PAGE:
|10:00 am - 11:30 am||
Brunch at the crater
Making Mars Work for Ubehebe
The Ubehebe Volcanic Field includes a dozen craters formed during hydro-magmatic explosions during the last few thousand years. The craters can serve as analogs for upcoming astrobiology-driven missions at several martian sites, including Gale Crater, where the Mars Science Laboratory (MSL) Curiosity rover landed in August 2012. The terrain of the Ubehebe Volcanic Field presents a variety of geologic environments, from volcanic ashes to coarse-grained river deposits, and clay-bearing lake deposits (sandstone and claystone) similar to those being investigated by Curiosity at Gale Crater. With precipitation patterns in Death Valley similar to a “warmer and wetter” early Mars, and a similar variety of minerals present, the Ubehebe Volcanic Field offers an ideal test site for formulating hypotheses about the potential of minerals, rocks, and sediment to support microbial life in dry, hot deserts on Earth and, possibly, on Mars.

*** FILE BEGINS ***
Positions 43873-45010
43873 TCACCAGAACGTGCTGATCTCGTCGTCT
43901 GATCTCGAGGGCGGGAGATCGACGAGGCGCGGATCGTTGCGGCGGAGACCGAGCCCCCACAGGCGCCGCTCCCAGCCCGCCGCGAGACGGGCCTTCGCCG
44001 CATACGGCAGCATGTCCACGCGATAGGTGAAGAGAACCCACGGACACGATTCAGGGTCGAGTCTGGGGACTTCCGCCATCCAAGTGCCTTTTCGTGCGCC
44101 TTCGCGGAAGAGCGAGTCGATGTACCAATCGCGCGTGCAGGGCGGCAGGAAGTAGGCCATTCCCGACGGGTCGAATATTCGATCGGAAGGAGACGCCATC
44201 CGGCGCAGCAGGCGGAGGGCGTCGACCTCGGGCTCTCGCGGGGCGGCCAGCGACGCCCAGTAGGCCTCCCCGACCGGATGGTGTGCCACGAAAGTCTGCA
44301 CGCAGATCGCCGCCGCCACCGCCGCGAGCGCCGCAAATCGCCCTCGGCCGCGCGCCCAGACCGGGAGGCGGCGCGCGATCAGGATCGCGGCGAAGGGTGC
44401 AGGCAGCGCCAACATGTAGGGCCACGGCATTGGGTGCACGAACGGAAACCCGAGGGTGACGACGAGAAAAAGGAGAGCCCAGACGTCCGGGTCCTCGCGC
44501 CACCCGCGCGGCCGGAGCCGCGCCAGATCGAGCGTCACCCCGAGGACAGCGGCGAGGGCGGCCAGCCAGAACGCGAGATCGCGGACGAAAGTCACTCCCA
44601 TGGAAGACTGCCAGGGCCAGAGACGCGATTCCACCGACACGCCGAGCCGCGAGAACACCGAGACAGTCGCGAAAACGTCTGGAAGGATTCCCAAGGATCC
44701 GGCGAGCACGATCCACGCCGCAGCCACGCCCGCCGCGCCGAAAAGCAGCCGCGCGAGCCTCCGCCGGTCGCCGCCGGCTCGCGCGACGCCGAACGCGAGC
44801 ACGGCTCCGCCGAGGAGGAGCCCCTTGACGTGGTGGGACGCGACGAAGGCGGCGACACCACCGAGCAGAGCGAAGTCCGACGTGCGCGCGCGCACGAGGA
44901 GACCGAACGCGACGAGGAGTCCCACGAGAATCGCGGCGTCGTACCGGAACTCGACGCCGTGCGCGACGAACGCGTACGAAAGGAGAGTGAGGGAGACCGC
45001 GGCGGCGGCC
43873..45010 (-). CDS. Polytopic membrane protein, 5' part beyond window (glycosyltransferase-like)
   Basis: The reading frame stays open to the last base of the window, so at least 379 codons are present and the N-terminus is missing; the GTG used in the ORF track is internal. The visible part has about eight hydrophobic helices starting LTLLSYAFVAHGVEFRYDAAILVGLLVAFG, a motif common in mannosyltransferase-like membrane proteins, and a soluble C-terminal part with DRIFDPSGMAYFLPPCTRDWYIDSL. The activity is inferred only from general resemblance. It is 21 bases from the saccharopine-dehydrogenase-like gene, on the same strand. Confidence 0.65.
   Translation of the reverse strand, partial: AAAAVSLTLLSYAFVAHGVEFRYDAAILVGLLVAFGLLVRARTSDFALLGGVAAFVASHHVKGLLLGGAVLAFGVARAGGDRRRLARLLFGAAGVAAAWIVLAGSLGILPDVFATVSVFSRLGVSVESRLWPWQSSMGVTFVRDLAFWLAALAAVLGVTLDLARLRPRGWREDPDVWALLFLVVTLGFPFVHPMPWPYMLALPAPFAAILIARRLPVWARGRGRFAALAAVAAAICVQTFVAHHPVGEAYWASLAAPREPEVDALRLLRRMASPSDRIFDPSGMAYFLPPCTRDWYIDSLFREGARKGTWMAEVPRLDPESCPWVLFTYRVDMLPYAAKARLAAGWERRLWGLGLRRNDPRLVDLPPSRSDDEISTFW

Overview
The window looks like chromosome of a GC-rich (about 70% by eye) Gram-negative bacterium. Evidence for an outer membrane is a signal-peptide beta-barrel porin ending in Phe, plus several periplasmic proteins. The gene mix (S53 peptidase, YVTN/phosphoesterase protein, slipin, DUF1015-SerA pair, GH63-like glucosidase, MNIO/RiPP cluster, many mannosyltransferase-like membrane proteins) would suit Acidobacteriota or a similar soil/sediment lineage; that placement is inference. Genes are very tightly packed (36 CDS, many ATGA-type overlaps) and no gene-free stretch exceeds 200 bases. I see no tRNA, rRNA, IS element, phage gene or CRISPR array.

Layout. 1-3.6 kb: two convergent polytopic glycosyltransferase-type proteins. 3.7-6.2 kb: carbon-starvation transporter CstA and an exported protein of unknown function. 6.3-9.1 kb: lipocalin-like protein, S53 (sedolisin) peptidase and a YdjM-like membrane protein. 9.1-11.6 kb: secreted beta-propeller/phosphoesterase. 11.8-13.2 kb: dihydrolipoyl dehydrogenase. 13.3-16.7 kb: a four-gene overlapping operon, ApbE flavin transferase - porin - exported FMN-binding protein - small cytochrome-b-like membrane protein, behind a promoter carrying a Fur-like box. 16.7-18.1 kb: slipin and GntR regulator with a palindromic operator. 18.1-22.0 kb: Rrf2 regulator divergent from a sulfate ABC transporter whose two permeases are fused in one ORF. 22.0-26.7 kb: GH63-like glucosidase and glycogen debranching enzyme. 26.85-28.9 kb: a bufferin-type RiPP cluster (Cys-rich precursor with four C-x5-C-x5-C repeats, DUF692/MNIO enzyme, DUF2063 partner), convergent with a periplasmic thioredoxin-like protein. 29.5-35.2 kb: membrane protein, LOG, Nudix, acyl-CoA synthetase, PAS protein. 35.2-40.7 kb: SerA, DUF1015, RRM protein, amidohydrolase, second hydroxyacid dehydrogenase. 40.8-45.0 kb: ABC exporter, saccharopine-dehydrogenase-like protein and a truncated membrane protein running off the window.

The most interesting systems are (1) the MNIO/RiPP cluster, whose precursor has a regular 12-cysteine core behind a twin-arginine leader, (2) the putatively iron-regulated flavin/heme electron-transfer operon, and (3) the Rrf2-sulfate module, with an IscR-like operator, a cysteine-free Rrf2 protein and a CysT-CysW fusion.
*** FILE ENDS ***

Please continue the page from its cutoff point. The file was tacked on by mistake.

Rosalba Bonaccorsi (SETI Institute/NASA Ames) is an interdisciplinary scientist working at NASA Ames Research Center. In 2001 she obtained her Ph.D. in Geological, Marine, and Environmental Sciences from the University of Trieste (Italy). Since 2005, she has expanded her interest to the habitability of mineralogical Mars analogs, and very dry desert regions worldwide, including the Mojave, Antarctica, Atacama (Chile), and Australia, often as a NASA Spaceward Bound team member. Rosalba joined the SETI Institute in 2008, and is keen to achieve a wide picture of where life and its signatures are most successfully distributed, concentrated, preserved, and detected. Since 2008, Rosalba has been working in Death Valley on the Ubehebe Volcanic Field. In collaboration with NASA scientists, she is applying results from this research to Mars Science Laboratory mission objectives. Formerly a teacher, she has been involved with Education and Public Outreach with non-profit organizations since 1989.